Refresh your old double-hung windows or add a touch of class to your casement windows by making your own window stools. It's easy—just follow these four steps.
Mark a 3/4 x 3-1/2 in. board to length. The stool should project 3/4 to 1 in. (you can decide which looks best) beyond each side casing. Cut to length.
Rout the top and bottom front edges and the side edges with a 1/4-in. round-over bit once you’ve cut the stool to length.
Mark the stool extension by setting your compass 1/8 in. less than the distance from the edge of the board to your window sash. Cut this area away with a handsaw or jigsaw and test the fit. If you have newer windows like those mentioned in the text, skip this step.
Cut a 3/4 x 3-1/2 in. apron that extends to the casing marks, and nail it (use 8d finish nails) to the framing behind the drywall and the windowsill. Then place the stool over the apron and sill, and nail it into both with 6d finish nails.
Classic window trim includes a piece of trim that sits on top of the sill. Called the window stool, it's the place our grandparents used to set the pie to cool. We'll show you how to add this traditional feature to your windows, but you're on your own for the pie!
Our photos show how to make a simple stool for older-style, double-hung windows. The stool board is just a 1x4 (3/4 in. x 3-1/2 in.) that you cut to fit and then round the edges with a router. Because the lower sash of these older-style windows is set back on the sill, the ends of the stool board must be notched to fit as shown in Photo 4.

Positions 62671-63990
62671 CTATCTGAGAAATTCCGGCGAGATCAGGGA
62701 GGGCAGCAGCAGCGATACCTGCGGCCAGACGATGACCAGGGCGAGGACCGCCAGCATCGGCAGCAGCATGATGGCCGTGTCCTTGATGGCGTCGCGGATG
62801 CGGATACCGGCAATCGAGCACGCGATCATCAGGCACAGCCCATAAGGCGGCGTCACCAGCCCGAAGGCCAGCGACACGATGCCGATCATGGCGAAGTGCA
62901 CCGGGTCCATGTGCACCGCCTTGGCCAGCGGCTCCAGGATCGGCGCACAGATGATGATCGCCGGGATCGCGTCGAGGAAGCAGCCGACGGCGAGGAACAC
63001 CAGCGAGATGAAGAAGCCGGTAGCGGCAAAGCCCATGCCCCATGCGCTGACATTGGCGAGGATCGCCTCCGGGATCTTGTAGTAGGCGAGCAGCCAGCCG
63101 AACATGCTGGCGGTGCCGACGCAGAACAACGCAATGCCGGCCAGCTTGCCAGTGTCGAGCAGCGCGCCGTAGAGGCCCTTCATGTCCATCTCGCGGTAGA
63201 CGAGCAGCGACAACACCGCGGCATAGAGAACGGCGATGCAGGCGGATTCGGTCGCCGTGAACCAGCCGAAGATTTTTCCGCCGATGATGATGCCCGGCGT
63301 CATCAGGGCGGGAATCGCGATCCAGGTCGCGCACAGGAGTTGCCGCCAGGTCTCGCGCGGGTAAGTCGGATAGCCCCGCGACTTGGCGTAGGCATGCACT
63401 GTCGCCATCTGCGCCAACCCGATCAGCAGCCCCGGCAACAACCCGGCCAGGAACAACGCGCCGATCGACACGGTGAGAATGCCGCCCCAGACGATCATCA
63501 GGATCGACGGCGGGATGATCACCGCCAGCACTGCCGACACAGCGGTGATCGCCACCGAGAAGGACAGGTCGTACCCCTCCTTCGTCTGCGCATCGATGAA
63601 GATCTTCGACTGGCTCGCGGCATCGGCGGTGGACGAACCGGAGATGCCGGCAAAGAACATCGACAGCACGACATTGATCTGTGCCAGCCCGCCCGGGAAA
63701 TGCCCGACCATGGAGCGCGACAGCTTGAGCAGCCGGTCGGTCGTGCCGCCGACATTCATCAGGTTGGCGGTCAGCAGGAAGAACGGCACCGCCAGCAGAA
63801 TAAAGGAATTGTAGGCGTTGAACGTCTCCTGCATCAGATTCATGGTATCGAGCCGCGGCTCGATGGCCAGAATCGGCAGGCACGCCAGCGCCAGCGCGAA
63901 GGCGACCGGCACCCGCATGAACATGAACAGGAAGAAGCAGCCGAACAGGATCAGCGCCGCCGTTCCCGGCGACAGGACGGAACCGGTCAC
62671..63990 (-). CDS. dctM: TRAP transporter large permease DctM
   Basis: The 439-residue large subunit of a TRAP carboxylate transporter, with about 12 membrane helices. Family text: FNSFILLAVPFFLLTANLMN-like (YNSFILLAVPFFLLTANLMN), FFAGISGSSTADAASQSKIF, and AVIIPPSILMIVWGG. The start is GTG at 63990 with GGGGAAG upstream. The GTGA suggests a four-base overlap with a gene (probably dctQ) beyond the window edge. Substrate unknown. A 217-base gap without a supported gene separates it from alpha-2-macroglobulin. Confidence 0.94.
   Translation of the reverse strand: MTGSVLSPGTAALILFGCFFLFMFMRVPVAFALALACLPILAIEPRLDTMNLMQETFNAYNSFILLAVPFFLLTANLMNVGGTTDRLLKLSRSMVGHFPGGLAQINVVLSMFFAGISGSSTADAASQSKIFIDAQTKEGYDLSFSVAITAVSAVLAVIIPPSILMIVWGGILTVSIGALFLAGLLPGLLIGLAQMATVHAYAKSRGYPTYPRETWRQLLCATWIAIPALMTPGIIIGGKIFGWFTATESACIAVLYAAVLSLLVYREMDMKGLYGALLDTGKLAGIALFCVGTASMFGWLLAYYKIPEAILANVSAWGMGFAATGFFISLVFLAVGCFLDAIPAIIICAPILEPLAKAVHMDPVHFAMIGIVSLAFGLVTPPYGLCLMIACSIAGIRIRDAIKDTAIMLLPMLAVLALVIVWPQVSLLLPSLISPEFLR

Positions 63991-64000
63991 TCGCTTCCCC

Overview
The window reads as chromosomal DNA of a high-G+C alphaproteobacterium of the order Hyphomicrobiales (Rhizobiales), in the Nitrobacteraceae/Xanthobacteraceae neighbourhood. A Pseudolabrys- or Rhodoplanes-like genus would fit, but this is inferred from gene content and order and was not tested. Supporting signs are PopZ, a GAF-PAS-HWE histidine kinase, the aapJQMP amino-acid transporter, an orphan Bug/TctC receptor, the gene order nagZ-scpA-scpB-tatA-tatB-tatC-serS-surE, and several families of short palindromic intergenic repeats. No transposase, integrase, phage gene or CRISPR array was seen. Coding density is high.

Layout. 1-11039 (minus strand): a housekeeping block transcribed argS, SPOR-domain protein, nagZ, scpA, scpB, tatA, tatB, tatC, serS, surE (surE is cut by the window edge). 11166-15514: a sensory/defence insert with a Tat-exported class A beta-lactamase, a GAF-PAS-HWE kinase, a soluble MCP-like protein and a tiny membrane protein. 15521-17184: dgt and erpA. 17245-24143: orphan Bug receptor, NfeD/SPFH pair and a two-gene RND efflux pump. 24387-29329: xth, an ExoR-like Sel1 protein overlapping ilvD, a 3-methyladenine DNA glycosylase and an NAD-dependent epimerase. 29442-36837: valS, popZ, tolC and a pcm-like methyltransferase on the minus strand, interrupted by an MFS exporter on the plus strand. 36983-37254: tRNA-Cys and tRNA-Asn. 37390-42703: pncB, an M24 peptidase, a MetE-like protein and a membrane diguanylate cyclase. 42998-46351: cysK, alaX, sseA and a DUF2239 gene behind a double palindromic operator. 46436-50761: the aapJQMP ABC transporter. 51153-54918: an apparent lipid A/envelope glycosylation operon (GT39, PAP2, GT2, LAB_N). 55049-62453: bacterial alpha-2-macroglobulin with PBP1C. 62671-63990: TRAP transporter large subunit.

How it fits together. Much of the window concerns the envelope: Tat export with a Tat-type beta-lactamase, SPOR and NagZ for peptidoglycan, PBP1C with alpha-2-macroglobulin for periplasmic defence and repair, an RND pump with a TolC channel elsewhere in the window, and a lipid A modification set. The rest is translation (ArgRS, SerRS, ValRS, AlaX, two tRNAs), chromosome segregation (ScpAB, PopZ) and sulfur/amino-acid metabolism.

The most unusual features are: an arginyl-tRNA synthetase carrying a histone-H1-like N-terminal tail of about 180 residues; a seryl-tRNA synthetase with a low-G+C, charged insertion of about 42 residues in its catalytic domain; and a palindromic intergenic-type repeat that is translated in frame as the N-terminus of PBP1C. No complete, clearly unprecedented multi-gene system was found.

If you have newer windows, including casement (crank-out) windows, the job is easier. They have a factory-made extension piece that makes them fit flush with the drywall, so you only need a straight piece of wood for the stool. It's not necessary to notch the ends.
Keep in mind that the stool shown in Fig. A is for larger-scale casing that's 3/4 in. thick and 4 in. wide. For modern, slimmer casing that's about 7/16 in. thick and 2-1/4 in. wide, the stool should project from the wall only about 2-1/2 in.
Use this cutaway diagram to visualize how you'll install the window spool. Notice that the window stool extends underneath the casing and jamb pieces; you'll have to remove them before marking, cutting and installing the new window stool.
Have the necessary tools for this DIY project lined up before you start—you’ll save time and frustration.
Avoid last-minute shopping trips by having all your materials ready ahead of time. Here's a list.